Later publishing his own version of what he described as the late affair of honour in The Gazetteer and New Daily Advertiser, Hull had declared his surprise, given the darkness of the room and the ferocity of the fencing, that one of the combatants were not absolutely killed on the spot. It was a sentiment with which the two medical men, Foot and Scott, readily agreed. In a joint statement published in the same newspaper, in which they described their patients injuries in detail, the pair attested that Stoneys chest wound had bled very considerably. They concluded we have every reason to believe, that the rencontre must have determined fatally, had not the interposition of the gentlemen who broke into the room put an end to it. Indeed, as Foot helped the ailing Stoney into his carriage and rode with him back to the officers apartment at St. Jamess Coffee House in nearby St. Jamess Street, his professional concern was so great that he insisted on stopping en route in Pall Mall, at the house of the celebrated surgeon Sir Caesar Hawkins, for further medical assistance. One of the most popular surgeons in London, numbering George III among his patients, the elderly Hawkins visited Stoney in his rooms two hours later. Although he did not personally examine the wounds, merely checking the patient as he languished in bed, Hawkins would later add his own testimony as to the severity of the duelists injuries. Four respectable witnesses, therefore, all testified to the life- threatening nature of Stoneys wounds. It was scarcely surprising, then, given the captains plight, that the object of his devil- may- care venture should visit her hero the very next day.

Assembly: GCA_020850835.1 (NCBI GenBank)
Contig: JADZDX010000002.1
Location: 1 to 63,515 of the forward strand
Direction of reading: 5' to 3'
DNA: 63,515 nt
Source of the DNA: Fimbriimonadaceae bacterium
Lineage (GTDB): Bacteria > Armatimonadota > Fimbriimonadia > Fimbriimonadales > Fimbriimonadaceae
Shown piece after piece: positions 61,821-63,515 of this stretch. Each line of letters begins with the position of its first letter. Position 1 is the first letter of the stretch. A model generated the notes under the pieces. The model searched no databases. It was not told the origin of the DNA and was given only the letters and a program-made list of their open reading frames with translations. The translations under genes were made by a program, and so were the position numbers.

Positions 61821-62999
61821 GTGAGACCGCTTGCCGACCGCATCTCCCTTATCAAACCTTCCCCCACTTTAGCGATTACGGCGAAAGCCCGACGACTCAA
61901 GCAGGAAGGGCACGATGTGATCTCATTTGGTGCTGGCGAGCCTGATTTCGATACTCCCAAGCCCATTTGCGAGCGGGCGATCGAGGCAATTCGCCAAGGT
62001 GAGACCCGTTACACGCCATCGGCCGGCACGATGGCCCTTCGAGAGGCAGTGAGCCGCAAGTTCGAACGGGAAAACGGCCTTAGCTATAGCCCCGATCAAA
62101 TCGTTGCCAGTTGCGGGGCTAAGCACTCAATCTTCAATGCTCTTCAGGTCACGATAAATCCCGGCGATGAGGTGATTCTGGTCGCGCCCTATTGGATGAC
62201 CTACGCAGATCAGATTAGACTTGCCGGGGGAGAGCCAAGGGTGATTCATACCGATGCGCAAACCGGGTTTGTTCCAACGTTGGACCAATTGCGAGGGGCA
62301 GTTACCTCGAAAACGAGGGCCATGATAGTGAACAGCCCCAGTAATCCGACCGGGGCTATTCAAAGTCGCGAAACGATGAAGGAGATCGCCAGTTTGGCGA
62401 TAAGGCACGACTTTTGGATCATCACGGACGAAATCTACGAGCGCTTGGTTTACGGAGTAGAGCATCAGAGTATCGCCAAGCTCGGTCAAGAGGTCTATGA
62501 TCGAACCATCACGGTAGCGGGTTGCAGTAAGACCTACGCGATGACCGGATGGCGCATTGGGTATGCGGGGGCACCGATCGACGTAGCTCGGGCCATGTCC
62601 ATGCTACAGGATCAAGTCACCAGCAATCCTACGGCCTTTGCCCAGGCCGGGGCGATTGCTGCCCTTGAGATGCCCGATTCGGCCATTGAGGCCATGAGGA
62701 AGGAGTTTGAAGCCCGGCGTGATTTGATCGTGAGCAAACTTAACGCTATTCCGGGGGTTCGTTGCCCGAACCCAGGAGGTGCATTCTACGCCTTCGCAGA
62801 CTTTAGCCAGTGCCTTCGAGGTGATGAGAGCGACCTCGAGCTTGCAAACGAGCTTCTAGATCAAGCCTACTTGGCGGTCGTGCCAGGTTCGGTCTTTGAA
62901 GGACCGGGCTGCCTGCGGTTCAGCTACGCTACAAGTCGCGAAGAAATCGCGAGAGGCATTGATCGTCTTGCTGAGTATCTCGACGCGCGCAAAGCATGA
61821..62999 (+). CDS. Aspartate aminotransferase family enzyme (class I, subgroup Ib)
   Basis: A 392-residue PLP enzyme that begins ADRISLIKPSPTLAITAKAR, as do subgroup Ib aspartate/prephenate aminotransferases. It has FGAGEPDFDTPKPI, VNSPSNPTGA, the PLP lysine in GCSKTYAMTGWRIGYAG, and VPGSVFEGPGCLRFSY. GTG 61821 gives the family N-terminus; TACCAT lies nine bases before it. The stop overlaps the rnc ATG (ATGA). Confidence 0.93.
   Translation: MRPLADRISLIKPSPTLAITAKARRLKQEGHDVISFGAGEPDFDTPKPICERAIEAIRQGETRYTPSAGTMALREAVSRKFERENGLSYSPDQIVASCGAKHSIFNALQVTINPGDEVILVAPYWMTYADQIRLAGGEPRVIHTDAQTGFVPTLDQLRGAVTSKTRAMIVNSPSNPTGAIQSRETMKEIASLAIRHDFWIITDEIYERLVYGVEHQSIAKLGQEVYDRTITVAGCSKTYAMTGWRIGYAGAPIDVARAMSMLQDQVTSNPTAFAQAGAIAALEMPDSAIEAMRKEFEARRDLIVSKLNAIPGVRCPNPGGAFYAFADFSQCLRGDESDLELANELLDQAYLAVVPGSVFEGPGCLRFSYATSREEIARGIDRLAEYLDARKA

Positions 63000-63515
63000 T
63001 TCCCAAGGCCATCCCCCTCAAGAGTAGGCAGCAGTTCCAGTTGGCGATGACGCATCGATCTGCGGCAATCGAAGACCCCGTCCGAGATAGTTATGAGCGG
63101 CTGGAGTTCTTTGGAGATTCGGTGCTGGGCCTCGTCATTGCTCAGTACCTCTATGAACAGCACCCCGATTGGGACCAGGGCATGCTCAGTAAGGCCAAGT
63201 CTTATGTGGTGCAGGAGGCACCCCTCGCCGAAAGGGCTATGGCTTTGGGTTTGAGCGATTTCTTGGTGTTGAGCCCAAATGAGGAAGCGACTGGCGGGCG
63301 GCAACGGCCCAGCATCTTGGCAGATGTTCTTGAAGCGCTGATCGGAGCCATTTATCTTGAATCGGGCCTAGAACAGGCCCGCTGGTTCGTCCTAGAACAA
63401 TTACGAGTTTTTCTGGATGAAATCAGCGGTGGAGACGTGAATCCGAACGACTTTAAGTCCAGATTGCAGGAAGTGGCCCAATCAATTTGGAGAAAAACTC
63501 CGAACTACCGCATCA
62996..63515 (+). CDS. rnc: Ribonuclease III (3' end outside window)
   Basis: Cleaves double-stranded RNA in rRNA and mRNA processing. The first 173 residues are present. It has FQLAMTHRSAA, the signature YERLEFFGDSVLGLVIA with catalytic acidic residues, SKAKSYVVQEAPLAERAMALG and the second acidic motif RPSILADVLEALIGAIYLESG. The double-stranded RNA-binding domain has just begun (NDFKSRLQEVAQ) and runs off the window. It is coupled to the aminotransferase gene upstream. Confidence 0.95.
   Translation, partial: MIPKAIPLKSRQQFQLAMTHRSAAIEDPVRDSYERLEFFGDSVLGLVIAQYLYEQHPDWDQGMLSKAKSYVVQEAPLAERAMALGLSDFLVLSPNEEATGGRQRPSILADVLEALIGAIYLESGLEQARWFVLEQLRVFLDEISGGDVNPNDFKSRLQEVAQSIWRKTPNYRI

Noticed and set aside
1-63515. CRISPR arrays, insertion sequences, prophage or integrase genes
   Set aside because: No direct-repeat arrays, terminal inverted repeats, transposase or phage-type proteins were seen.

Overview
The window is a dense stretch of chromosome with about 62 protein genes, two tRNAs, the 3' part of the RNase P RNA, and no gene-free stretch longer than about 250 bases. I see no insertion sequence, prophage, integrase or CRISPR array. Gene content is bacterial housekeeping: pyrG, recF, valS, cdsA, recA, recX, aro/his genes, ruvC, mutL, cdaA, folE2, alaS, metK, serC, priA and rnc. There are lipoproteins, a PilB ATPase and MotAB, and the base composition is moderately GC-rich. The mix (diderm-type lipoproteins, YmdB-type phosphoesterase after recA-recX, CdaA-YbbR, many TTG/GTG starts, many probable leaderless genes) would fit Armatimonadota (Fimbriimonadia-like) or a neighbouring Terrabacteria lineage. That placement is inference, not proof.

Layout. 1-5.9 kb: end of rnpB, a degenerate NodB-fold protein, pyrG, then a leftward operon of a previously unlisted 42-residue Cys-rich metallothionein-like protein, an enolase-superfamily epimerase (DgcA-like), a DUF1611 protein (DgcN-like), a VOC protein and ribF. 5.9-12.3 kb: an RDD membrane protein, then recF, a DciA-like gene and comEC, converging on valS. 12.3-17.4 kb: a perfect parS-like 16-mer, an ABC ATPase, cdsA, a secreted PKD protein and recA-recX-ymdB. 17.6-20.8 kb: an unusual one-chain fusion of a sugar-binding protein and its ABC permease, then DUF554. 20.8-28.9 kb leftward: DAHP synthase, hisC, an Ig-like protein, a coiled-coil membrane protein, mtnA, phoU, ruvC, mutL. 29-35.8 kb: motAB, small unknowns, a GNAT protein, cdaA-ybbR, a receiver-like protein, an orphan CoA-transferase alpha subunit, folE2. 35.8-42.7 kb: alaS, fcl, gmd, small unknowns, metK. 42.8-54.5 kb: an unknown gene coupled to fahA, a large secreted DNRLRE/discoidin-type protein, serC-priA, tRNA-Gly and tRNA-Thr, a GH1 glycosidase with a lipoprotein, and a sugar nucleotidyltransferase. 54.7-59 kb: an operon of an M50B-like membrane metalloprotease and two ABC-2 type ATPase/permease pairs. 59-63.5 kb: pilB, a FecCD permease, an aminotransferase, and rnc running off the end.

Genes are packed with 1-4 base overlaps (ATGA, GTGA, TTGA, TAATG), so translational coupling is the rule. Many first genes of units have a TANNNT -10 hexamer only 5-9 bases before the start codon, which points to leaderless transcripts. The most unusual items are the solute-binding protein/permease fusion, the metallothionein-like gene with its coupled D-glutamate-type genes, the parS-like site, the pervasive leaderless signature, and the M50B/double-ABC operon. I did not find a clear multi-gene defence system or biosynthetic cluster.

Excerpted from Wedlock by Wendy Moore Copyright © 2009 by Wendy Moore. Excerpted by permission of Crown, a division of Random House, Inc. All rights reserved. No part of this excerpt may be reproduced or reprinted without permission in writing from the publisher.
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